Upon my arrival, I was led to a private room with an en suite bath. The hospital itself was a 1960s cubic structure sparsely decorated with lime green and pale yellow accents. Squeaky clean and smelling of Pine-Sol cleaning products, I suspect the bathroom were recently renovated. My real luck, however, was having a host of nurses as kind and as patient as they could possibly have been doting on me throughout my three-day sojourn. Contrary to what we might think about Parisians, the nurses of Bordeaux’s Mutualiste hospital on the 3rd floor southern wing were charismatic and friendly from our first encounter. They gave me the impression that I was their one and only patient. Knowing that I was not a native French speaker, the team of nurses spoke slowly and articulately to ensure that I understood each step and procedure; a gesture for which I am eternally thankful.
I chose to have the surgery in Bordeaux rather than in Paris so that I would be close to my parents-in-law who offered to look after me during my extended recuperation period. Had I stayed in Paris, I most likely would have chosen the orthopedic clinic in the 16ème arrondissement not far from our apartment. Or perhaps the American Hospital of Paris, a reputable institution where I could have freely spoken my mother tongue. But I also chose Bordeaux because one of my sisters-in-law, a doctor, is good friends with the orthopedic surgeon there, so I felt I’d be in capable hands.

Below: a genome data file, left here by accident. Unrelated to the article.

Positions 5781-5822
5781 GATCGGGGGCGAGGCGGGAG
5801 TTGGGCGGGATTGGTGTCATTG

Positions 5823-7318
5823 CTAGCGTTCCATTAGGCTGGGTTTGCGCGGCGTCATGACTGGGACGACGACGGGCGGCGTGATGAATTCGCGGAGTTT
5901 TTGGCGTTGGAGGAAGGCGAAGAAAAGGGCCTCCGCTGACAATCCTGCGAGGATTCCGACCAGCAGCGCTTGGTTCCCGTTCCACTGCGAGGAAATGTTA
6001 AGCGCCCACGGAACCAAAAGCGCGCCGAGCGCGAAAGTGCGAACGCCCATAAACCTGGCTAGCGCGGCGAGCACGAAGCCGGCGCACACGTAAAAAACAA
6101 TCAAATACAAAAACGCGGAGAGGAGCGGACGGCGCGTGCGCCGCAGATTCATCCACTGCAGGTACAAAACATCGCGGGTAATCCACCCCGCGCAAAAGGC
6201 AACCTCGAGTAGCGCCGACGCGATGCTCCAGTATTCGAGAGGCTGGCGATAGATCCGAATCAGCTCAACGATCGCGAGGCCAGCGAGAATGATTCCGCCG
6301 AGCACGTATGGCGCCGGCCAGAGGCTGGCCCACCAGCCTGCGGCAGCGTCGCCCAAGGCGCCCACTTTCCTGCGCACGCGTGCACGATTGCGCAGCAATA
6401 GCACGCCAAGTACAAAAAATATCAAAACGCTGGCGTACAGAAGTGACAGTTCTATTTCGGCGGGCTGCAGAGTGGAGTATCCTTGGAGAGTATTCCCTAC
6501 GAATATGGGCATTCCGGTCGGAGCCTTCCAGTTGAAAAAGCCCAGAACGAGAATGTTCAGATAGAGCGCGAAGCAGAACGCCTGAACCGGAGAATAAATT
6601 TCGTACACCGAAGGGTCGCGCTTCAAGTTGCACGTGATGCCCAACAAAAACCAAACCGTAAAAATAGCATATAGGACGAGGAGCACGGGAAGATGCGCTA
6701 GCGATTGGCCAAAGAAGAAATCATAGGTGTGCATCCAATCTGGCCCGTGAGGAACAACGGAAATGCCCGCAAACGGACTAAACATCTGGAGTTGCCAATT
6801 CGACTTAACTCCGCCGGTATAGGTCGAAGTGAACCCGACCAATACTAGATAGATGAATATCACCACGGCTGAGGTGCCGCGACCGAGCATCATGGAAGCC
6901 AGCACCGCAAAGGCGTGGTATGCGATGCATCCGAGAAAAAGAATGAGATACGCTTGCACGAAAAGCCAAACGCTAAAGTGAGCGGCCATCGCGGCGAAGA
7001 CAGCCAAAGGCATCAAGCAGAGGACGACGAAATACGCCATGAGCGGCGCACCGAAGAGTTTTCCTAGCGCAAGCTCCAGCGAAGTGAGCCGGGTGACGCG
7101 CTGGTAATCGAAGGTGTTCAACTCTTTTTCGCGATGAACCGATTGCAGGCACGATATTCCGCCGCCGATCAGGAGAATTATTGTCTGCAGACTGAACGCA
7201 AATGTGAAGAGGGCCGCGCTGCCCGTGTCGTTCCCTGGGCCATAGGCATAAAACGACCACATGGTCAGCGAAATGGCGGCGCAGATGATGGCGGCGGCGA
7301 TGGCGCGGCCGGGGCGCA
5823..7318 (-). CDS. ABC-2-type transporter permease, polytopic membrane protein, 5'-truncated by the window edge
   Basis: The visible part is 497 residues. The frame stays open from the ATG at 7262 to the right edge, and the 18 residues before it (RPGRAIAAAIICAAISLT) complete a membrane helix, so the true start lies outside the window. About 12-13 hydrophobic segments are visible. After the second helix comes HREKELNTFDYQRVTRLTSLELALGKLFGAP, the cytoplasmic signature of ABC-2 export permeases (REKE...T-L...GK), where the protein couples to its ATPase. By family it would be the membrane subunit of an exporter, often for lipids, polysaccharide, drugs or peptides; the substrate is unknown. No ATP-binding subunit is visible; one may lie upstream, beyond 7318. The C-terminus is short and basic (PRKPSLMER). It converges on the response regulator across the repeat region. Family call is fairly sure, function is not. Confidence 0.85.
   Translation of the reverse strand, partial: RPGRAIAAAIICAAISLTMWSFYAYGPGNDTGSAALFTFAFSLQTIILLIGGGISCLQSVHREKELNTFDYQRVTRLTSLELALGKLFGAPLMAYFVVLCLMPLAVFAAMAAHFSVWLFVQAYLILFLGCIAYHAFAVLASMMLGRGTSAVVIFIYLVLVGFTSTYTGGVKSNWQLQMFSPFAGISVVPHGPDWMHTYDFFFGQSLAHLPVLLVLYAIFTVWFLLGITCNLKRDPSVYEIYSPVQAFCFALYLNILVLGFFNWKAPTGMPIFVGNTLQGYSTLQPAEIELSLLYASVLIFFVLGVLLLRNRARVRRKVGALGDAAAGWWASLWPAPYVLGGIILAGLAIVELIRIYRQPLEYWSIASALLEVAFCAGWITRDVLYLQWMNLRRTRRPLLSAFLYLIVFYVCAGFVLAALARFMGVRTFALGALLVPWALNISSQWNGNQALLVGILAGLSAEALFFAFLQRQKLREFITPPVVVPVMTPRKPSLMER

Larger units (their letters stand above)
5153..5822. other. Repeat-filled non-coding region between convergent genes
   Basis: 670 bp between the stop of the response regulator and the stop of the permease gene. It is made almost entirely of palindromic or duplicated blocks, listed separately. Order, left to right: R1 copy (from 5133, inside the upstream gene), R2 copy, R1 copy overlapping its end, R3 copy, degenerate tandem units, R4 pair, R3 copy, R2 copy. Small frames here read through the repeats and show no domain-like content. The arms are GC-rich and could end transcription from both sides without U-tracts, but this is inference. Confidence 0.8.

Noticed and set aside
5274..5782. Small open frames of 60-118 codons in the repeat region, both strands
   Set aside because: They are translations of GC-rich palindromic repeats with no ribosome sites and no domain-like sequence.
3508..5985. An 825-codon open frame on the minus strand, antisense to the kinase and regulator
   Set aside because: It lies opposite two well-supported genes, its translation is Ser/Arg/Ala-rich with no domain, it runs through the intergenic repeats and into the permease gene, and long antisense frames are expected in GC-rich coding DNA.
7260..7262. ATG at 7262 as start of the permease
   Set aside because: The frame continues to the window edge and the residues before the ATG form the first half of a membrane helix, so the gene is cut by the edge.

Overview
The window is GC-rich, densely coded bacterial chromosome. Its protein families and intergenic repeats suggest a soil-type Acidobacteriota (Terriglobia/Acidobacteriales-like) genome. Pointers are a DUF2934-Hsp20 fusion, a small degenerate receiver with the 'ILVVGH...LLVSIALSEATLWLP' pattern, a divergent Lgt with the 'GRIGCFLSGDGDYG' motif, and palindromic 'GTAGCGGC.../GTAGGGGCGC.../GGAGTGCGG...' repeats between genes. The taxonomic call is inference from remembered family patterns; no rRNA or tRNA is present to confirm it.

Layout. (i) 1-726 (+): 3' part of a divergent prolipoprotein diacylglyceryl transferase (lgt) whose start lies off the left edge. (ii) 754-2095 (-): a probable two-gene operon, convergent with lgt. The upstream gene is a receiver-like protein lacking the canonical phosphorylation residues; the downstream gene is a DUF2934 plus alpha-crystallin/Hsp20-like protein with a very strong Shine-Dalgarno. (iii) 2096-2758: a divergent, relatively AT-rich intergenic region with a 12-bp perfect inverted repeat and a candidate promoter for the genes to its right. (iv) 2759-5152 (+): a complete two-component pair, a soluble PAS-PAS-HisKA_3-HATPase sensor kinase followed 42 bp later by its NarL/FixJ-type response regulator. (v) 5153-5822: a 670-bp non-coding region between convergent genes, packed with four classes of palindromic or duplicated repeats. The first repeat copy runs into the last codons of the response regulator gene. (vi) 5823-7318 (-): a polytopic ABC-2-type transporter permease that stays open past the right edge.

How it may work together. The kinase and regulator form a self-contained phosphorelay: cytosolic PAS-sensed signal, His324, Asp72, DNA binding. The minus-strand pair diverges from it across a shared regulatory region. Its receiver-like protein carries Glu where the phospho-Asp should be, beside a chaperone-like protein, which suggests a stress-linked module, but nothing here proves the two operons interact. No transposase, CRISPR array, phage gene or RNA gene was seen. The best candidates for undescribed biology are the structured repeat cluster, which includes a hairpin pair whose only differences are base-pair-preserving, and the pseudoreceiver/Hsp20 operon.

At the time of my release from the hospital, I was handed a thick packet of prescriptions, x-rays and referral letters. I was prescribed five different types of medication for various periods of time from 3 days up to a month-long – pain killers, anti-inflammatory medication, stomach protectors, etc. All of these medications are entirely paid for by the national health care and my Mutuelle in the customary 70/30 split. Most of the medications given in France are the generic versions which obviously cost the tax payer a whole lot less than their name-brand counterparts. I must admit that it was a relief not to have to immediately fork over hundreds of dollars for medication to be reimbursed a month later by my insurance. Even in Canada, medication is not included in the health care system, at least not in OHIP (Ontario’s Health Insurance Plan) with which I am familiar.
I am now off my feet for the next five weeks. Having had both my feet operated on at the same time, I find myself quite immobile. A score of acquaintances told me before I decided to have this surgery that they felt no pain at all during their recovery. To be perfectly honest with you, I’m in quite a bit of pain. One of my feet causes me no problem whatever, but the other one, my right foot, is acting up. The surgeon said there’s no real reason why one foot should respond differently than the other. It’s just the luck of the draw. The most difficult adjustment for me is having to sponge bathe and for the first 24 hours after the operation having to pee in a bedpan. The latter is just about as unnatural a process as it comes.
Given that my recuperation time is so lengthy, I am in the care of my beaux-parents down in wine country near Bordeaux. A nurse comes to the house to change my bandages and give me an anti-coagulant shot each evening. My change in situation explains why my posts have been rather irregular for the past ten days and why they will remain so until I get back to Paris. The family’s country house is not equipped with internet and my immobility makes getting to the local town’s internet café slightly problematic. I did prepare a few posts in advance, though, which my husband will publish for me throughout my absence.
I hope you enjoy!